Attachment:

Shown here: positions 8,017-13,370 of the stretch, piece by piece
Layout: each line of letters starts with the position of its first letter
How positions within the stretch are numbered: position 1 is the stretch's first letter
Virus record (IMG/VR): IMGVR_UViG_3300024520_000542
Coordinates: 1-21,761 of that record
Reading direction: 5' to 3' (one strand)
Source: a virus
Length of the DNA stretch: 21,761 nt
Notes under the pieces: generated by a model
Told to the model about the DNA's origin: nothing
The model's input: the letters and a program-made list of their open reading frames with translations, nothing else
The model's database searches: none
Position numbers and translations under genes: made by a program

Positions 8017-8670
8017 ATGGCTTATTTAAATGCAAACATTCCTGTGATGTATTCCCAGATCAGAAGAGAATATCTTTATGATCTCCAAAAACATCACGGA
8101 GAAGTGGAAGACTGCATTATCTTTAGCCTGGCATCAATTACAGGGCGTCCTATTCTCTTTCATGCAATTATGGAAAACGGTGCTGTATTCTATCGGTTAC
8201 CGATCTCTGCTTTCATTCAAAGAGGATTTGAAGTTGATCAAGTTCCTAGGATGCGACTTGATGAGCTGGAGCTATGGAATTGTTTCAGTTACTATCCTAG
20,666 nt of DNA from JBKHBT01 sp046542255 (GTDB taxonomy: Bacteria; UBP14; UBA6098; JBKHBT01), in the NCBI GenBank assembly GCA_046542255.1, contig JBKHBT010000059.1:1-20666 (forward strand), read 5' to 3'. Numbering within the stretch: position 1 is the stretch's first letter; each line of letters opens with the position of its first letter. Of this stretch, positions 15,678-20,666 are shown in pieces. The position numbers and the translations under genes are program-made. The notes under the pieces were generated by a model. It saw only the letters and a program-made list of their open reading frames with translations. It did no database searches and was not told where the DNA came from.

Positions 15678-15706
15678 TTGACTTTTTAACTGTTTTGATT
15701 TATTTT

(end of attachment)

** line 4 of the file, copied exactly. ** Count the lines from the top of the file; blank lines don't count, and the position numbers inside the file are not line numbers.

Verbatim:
Virus record (IMG/VR): IMGVR_UViG_3300024520_000542